Former Shadow Home Secretary Diane Abbott has rebuffed calls to let moderates have their chance running Labour, telling viewers at an online event: “Give moderates a chance? Don’t be ridiculous.”
Abbott, the UK’s first Black female MP, also suggested at the event by The World Transformed – held with US politician Ilhan Omar on Friday – that a swing to the right would hurt “Black and brown people” the most.
Asked whether it was time for the Labour left to “let the moderates have a go”, she said: “Give moderates a chance? Don’t be ridiculous. First of all, what would happen if we left things to the right?
“It would be terrible for people who are mine and Ilhan’s colour, it would be Black and brown people that will suffer the most if you just let politics move to the right without offering any resistance… so we have to put up a fight.”
Members on Labour’s left have criticised new leader Keir Starmer this week after he talked about patriotism in his ‘Connected’ speech and whipped MPs to abstain on the second reading of the overseas operations bill.
18 Labour MPs from the party’s socialist campaign group rebelled in the Commons vote, including Abbott and former leader Jeremy Corbyn, citing concerns that the bill would effectively decriminalise torture.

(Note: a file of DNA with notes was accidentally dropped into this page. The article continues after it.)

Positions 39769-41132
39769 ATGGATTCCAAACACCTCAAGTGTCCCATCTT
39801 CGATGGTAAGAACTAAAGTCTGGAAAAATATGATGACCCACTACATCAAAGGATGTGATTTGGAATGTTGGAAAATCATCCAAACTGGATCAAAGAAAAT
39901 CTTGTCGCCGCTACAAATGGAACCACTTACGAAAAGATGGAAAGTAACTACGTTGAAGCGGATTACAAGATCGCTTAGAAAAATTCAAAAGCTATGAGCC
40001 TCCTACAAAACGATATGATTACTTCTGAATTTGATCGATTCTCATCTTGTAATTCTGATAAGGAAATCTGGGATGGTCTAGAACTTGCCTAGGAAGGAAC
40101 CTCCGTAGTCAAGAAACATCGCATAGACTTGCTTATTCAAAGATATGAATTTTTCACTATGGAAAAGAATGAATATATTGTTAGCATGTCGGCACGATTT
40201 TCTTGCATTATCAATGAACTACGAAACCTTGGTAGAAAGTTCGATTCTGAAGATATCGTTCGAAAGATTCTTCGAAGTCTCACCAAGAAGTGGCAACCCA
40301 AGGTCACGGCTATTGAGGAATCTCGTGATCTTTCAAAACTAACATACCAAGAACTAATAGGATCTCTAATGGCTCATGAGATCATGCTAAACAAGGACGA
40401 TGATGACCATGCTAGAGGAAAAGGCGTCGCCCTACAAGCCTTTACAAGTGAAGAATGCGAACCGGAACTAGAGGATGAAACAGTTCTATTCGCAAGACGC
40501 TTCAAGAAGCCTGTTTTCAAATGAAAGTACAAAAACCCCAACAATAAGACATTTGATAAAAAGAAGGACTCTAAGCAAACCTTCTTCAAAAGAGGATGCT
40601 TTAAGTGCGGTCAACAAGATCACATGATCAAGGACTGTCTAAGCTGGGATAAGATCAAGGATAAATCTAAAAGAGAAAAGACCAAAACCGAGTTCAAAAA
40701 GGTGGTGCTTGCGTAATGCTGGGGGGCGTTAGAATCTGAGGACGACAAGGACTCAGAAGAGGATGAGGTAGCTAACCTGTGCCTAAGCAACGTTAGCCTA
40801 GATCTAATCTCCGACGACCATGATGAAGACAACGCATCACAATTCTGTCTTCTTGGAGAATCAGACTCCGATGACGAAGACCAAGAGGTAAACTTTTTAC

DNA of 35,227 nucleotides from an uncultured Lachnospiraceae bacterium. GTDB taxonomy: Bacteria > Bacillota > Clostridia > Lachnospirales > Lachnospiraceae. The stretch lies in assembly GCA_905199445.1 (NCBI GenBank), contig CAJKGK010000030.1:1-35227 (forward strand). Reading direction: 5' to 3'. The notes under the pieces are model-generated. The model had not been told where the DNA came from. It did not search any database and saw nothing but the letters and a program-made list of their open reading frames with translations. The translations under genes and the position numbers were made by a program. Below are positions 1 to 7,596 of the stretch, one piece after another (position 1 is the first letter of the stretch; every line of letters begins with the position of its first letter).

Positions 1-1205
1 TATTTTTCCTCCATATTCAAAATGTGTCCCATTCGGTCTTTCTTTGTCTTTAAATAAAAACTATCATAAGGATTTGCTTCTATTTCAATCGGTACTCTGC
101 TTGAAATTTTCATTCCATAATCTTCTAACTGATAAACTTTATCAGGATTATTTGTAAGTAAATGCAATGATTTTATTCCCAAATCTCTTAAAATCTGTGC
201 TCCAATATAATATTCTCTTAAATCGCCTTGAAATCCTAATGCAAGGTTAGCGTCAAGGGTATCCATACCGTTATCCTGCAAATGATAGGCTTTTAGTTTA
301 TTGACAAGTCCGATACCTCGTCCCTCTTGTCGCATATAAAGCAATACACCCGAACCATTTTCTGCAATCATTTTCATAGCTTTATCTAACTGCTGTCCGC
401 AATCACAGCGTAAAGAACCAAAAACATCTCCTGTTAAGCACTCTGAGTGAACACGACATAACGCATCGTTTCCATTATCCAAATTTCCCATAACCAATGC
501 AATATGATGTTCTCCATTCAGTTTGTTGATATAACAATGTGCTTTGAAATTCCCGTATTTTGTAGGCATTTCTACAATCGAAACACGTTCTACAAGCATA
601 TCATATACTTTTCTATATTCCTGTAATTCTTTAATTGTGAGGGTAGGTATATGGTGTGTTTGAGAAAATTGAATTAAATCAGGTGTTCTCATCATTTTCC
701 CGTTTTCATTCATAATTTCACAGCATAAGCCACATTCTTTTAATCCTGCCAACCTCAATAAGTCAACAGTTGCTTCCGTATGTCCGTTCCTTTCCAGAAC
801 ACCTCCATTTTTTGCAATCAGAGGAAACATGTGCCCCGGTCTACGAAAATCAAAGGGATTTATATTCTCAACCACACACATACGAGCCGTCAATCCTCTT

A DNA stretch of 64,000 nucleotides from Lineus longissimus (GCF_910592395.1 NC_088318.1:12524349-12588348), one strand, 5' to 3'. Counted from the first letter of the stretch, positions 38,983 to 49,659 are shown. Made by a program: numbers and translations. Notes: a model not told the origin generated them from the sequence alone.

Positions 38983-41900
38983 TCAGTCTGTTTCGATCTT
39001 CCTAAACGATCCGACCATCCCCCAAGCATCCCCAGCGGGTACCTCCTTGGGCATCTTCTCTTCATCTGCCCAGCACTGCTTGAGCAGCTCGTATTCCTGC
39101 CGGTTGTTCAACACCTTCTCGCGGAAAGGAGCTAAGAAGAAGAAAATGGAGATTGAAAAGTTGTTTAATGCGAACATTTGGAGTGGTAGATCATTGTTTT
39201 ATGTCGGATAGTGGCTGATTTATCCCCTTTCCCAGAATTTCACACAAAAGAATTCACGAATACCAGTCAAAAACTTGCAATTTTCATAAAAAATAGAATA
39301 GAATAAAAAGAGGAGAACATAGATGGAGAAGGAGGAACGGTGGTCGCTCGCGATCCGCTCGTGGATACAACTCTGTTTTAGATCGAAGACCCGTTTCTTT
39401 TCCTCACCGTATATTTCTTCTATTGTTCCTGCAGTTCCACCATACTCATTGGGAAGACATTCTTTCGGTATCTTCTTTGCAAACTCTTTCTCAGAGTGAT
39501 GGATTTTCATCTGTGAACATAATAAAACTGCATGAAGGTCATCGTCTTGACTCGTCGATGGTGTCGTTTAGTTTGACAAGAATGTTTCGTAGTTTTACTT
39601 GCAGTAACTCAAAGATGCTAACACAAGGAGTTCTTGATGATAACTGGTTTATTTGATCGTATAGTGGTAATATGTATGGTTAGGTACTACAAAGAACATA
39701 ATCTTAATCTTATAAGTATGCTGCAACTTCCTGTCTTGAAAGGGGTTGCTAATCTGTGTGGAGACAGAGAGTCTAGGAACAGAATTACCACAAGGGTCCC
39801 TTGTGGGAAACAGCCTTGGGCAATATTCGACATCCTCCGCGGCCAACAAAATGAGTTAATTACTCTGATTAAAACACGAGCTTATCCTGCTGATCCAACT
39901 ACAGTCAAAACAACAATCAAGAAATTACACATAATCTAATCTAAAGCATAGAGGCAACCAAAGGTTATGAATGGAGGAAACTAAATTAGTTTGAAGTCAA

Three of the rebellious MPs, Nadia Whittome, Beth Winter and Olivia Blake, were stood down from their frontbench roles as parliamentary private secretaries to shadow cabinet members.
On the future of the left, Abbott said: “The left has made advances in the past, we can make advances again. And it is absolutely essential for ordinary people that we continue to struggle and we continue to push ahead.”
And on the potential clash between identity politics and class politics, the former Labour frontbencher told the event: “First of all, I hate the phrase ‘identity politics’. White men coined that phrase.
“What they mean by it is any time we talk about race or women or sexuality, because the people who talk about identity politics say there is only one valid identity, and that’s theirs – white men who already have power.”
Abbott added: “All my life I’ve struggled mostly with men on the left who felt that racial justice was somehow a different and perhaps more marginal issue than class politics. And I think racial justice has to be at the heart of your class politics.”
The online event was hosted by activist and writer Ash Sarkar as part of The World Transformed, an annual left-wing conference sponsored by Momentum. This year the events were held virtually due to Covid-19.